I am writing fiction, dammit, but I like to do good research if I'm doing historical fiction. I have a debt to history. A lot of authors don't feel that responsibility. I can't write about anything unless I can live and breath it, even if it's a parallel history. I get back to who people really were, read primary accounts, as close to source documentation as possible. It's a combination of research in original sources and detective work. And my background in living history makes things really, really different. But all the time, I find things presented as history that are more mythos and fiction than what I'm writing as alternative history.
Today, I found a big piece of crap about Ann Hockley, whom I have become intrigued with, as I keep finding bits and pieces of her life that are far different from what I expect from a woman of the 1770's. She was married to one of the characters in the book I am working on.
Well, I found something from a book on women of the Revolution. Oh please. It had a mention of her eloquent letter to Congress, but then it came up with a piece of complete romance novel hokum that purported to be from the Philadelphia Register. Ooh, we meet Captain Conyngham when her ship is taken by The Revenge, and she meets this dashing young privateer. It was enough to fuel a bad historical romance, and we shall spare the details. Big problem. Conyngham didn't even captain the Revenge until 1778, and they were married in Pennsylvania in 1773, and had two children by the timeframe set for their first meeting. Let's just say that the inaccuracies of this romantic account were...high and deep.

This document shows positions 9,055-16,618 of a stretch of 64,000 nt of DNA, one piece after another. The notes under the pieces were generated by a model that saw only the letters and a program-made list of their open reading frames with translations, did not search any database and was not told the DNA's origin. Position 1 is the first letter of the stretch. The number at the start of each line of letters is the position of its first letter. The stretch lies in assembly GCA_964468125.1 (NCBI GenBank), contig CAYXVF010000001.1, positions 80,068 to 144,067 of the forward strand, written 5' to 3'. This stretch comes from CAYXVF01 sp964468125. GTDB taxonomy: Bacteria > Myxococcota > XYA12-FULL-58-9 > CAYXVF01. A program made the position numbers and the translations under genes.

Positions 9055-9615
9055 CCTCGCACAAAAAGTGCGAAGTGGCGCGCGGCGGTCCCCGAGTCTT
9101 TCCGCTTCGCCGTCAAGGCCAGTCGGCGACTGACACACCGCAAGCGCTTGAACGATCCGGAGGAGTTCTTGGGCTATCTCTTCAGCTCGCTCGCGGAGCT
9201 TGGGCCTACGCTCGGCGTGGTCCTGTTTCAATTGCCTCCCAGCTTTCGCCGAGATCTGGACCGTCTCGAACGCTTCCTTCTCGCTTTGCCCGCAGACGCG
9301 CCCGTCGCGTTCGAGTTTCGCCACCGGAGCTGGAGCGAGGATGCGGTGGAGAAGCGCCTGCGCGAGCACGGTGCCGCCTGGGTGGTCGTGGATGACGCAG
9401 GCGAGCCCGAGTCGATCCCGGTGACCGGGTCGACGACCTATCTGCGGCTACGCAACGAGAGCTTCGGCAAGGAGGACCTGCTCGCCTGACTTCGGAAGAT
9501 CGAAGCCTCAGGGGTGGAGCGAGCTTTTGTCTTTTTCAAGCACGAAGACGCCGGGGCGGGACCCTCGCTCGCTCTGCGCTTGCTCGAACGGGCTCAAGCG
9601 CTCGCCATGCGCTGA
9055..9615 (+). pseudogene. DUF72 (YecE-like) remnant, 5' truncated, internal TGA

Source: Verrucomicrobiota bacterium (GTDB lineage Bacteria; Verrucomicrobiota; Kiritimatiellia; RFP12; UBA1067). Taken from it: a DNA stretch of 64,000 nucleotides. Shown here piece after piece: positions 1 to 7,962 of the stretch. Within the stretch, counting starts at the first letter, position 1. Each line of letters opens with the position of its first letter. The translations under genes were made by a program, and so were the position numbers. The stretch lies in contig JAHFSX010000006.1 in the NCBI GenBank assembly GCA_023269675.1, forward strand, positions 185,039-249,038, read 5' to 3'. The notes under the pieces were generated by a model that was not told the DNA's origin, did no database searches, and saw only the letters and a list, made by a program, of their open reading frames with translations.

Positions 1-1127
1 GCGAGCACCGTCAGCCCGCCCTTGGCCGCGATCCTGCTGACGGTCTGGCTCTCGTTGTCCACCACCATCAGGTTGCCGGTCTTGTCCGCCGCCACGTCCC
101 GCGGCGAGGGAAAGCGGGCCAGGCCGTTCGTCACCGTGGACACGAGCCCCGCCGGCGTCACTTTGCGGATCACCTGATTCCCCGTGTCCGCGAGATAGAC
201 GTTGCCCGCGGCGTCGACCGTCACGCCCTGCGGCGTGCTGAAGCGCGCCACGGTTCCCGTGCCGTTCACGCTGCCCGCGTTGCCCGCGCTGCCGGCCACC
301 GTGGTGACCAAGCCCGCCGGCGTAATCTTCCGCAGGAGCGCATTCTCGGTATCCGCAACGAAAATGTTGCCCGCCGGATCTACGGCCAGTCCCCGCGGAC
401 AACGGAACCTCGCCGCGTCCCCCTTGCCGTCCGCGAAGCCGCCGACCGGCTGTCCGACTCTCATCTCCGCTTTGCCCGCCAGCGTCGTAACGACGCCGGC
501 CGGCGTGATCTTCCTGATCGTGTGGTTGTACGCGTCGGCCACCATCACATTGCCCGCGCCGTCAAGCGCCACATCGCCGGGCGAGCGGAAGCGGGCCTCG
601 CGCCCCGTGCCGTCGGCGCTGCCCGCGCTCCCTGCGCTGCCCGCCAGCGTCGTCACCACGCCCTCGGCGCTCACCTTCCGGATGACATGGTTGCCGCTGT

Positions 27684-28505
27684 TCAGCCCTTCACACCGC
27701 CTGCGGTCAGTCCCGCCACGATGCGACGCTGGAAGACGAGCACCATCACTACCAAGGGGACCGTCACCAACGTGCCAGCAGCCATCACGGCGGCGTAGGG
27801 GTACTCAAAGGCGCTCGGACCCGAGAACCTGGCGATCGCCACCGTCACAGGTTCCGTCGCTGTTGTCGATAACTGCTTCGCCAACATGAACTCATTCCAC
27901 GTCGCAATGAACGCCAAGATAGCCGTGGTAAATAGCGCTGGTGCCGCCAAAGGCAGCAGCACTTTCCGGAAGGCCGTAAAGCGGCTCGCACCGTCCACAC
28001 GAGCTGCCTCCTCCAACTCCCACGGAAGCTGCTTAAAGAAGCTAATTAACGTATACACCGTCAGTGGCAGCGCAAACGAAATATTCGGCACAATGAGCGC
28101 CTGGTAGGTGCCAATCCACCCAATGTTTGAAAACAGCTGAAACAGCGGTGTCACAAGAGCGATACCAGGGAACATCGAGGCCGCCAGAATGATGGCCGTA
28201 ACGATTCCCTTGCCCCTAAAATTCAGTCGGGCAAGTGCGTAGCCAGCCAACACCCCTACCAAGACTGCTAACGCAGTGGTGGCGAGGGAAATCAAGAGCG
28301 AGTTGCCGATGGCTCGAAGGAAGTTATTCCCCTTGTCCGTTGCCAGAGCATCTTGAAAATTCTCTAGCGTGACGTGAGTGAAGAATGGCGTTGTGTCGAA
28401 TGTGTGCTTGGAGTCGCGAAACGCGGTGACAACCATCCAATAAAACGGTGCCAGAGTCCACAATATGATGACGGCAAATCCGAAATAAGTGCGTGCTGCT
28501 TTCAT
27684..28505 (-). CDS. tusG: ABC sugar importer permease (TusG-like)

One of the nice things about working on this book is I am given the opportunity to tell the real stories of some remarkable people, or at least a lot closer to the truth, having excavated them out of mythology. Fireball MacNamara, most of whose life has been mythologized, is another one. He was remarkable enough in his real incarnation, but he has been turned into an amalgam character by history, and his real accomplishments have been forgotten.
I constantly find myself knowing the history no one knows. I mention the serial killing at a historic site I'm reenacting at, and find none of the docents have ever heard of it, though it was notorious in the annals of Early California. Likewise, at some sites, people don't even know who the nearest neighbors of the inhabitants were. I can produce names and often photos, not just of them, but of their houses. I know what they did in their spare time, even. Maybe I'm just strange, thinking all this matters.